Shaun Lowthorpe part of a group of journalists meeting Dutch King Willem-Alexander

Meeting the King of the Netherlands – a modern monarch with plenty to say, but don’t quote him on that

A meeting with the King of the Netherlands, really?

How do you prepare for a meeting with the King the Netherlands? *(see end)

Dutch King Willem-Alexander stands well over 6ft tall, and heartily deploys a strong, firm handshake, to the UK journalists into the Pozzi Room at the Noordeinde Palace in the Hague.

Here is a king who doesn’t appear to stand on ceremony. Sit down he says, please help yourselves to tea and biscuits.

It is a breezier less formal approach than you expect, though he seems closer in spirit to today’s younger British Royals.
Indeed, he seems more amenable and less haughty than many high-powered chief executives I can think of, and his children even go to state schools.

Modern monarch with a sense of fun

Meeting the king you quickly discover that he is… rather normal.

Like most Dutch people, he speaks excellent English, and is also a fan of our humour – Monty Python in particular, though he wishes he could master some of the finer linguistic nuances of our wit.

He explains how he admires British humour as seen in a well-delivered best man’s wedding speech. I only hope he has witnessed some good ones, though the thought of him listening bemused at what passes for most efforts is an image worth savouring.

Monarchy is a relatively recent invention in the Netherlands – at least by UK standards, being imposed on the country by Napoleon in 1806, but surviving his downfall and re-emerging with the First Constitution for the Kingdom of the Netherlands in 1814, a year after the country regained its independence.

Meeting King Willem Alexander at the Noordeinde Palace in the Hague

UK-Dutch relations can survive Brexit turbulence says King

And this is a king who comes across as very modern and down-to-earth – when he is not in the air at least, as it also turns out that if you fly KLM it might be the case that he has flown one of your planes.

His Majesty is, in fact, a qualified commercial pilot and is familiar with many UK regional airports including Inverness, Aberdeen, Belfast, Manchester, and yes even Norwich…well I had to ask.

The King and Queen flew into the UK on October 23 and 24 2018 for a state visit aimed at underlining the close co-operation between our two countries as well as showcasing Dutch innovations, in particular robot technology and food production.

Views of a King but not in his own words

Royal Dutch protocol insists that the King cannot be quoted directly during any official interview – something the contingent of UK journalists collectively found difficult to get their heads around during our pre-briefing with his officials.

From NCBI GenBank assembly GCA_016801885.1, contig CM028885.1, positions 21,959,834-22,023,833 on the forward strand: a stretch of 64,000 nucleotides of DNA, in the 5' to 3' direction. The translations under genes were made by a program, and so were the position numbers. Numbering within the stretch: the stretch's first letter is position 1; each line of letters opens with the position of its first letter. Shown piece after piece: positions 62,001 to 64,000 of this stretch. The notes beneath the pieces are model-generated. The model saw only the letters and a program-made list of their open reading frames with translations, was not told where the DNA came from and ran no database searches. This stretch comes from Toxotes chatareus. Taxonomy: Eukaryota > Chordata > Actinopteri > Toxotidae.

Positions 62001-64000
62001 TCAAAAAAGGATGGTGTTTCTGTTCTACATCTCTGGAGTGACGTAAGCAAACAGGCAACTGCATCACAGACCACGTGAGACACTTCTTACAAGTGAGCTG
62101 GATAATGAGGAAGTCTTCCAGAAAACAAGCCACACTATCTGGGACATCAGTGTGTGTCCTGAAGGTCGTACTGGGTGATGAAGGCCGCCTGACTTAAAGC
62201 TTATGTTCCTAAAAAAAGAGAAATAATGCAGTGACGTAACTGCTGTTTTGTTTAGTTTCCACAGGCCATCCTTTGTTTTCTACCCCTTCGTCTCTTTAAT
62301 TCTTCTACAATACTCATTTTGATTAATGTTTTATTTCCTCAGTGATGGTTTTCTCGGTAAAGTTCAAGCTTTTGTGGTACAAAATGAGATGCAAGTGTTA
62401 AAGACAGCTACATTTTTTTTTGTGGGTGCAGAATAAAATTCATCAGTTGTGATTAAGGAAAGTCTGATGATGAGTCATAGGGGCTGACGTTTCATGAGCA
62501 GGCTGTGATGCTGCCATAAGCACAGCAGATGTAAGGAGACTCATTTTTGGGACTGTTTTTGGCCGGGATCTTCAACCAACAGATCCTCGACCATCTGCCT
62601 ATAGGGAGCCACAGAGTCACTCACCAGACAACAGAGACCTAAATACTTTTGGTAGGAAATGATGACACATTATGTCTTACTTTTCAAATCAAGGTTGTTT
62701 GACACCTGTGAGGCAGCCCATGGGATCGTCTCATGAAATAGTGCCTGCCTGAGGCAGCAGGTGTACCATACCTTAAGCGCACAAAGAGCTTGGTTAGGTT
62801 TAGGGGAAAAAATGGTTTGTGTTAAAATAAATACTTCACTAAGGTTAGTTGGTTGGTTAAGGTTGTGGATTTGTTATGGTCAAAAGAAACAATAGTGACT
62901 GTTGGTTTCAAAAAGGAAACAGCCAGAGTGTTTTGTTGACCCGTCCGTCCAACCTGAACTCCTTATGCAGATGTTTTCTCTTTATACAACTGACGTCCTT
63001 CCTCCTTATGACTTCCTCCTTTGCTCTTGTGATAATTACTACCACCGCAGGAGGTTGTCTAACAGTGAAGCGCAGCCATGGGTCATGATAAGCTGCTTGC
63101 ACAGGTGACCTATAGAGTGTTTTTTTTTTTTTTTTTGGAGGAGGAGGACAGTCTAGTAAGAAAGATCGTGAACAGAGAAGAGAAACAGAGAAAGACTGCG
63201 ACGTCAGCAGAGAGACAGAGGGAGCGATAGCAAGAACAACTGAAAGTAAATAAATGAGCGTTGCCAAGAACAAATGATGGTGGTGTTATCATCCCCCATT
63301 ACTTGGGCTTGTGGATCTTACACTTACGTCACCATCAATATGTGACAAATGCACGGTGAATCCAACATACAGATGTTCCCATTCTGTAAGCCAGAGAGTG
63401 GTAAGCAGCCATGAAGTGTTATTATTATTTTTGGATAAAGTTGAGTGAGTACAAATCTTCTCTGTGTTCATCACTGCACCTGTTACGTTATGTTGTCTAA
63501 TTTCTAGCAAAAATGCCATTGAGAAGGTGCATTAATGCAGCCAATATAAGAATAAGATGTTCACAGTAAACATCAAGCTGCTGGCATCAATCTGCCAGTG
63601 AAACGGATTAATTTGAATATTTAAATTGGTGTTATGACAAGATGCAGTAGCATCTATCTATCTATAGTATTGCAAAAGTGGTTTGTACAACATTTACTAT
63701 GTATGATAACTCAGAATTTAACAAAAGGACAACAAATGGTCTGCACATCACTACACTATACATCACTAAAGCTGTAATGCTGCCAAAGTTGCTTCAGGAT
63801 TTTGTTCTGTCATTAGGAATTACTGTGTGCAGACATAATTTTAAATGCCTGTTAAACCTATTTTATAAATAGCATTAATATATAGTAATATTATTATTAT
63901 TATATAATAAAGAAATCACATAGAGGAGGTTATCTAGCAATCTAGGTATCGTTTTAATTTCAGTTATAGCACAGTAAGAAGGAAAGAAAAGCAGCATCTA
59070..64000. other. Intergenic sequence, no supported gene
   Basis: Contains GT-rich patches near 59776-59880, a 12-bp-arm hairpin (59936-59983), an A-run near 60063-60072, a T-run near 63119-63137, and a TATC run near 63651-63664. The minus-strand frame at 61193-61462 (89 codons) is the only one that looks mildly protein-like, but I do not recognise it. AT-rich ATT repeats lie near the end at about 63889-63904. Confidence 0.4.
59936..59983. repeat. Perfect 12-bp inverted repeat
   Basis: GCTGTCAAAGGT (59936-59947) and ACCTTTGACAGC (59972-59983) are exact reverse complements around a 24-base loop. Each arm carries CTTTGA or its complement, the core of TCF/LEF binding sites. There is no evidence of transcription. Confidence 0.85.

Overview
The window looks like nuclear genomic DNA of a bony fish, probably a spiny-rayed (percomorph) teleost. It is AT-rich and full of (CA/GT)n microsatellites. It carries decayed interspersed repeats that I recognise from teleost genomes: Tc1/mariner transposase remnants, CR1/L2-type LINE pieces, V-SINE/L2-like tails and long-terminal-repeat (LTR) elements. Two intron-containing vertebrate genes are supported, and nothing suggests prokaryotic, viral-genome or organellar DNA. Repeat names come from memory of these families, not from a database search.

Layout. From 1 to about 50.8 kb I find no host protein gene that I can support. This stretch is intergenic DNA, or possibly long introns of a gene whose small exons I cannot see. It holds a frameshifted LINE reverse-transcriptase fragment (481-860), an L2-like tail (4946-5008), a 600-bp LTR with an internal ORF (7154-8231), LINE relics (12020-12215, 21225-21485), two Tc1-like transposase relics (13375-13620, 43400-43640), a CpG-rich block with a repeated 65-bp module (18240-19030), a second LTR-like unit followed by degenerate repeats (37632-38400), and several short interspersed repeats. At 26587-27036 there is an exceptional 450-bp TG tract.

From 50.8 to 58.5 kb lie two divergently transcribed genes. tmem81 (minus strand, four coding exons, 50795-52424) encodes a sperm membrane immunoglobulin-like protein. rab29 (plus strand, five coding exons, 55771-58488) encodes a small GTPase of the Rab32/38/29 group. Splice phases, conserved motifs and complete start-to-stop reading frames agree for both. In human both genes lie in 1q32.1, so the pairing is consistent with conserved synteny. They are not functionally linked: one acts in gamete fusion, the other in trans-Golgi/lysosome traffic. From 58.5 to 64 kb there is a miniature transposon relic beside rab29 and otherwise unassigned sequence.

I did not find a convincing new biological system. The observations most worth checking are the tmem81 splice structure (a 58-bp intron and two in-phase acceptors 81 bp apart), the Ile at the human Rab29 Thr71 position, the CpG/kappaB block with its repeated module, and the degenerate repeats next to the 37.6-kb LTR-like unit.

But that doesn’t mean that the King has nothing to say

Indeed, far from it, and during the half hour meeting he responded readily to questions ranging from his thoughts on Brexit – where he reiterated his government’s line about it being a matter of regret, but that we’ll come through it.

Nor could he see any circumstances in which national governments such as his would deal with the UK direct and go round ‘Bastion Barnier’ – aka Michel Barnier the EU’s lead Brexit negotiator.

Authenticity is key

He also deftly dealt with a question about what advice he would give to Harry and Meghan when he sees them – they will be in Australia, he pointed out, and he gave his thoughts on his role as a modern monarch.

He sees his role as seeking to unify where there is division and to represent the country abroad, while his marriage to his Argentinian wife Maxima has also helped give him reflect on the role of Monarch.

Authenticity is the most important aspect, he says – if you are portraying something you are not, you can’t maintain it.

Dutch King Willem-Alexander hopes for strong bilateral ties with the UK post Brexit

The King is proud of his country which despite its small size is second only the USA when it comes to agricultural exports. In fact, feeding the world at the end of the 21st century is one of the challenges and one which he believes the Netherlands can play a big role in tackling. Biotech and water management are also among his interests.

With trade between the two countries worth more than 60bn euros there is an emphasis on promoting those links and continuity despite the regrets of the Dutch government about Brexit.

Each of the journalists meeting the King can submit a question in advance to His Majesty.

Here’s mine:

“How important do you believe the civic, social and cultural links between our two countries will be in a post-Brexit world, and do you think they will strengthen when the EU connection is removed – ie twinning associations, schools, universities, business associations, cultural links?”

They are strong already, he notes partly due to EU programmes such as the university Erasmus exchange programme.
As neighbours we have worked together in many different forms, and the King thinks that will continue after that as well.

Strong bilateral ties

He would like to see strong bilateral ties between the two countries post Brexit and is convinced that will be the case post March 2019 when the UK was officially leaving the EU, or whenever that may now be.

Whatever happens, the Dutch people will know where to find the British, he says. Trade will change but our relations will still be very strong.

  • (Palace officials take you to an ante-room beforehand and brief you on how to address the King, and why you can’t quote him directly)

Note: I was invited to the Netherlands on a fact-finding trip with a group of journalists from the British national media.

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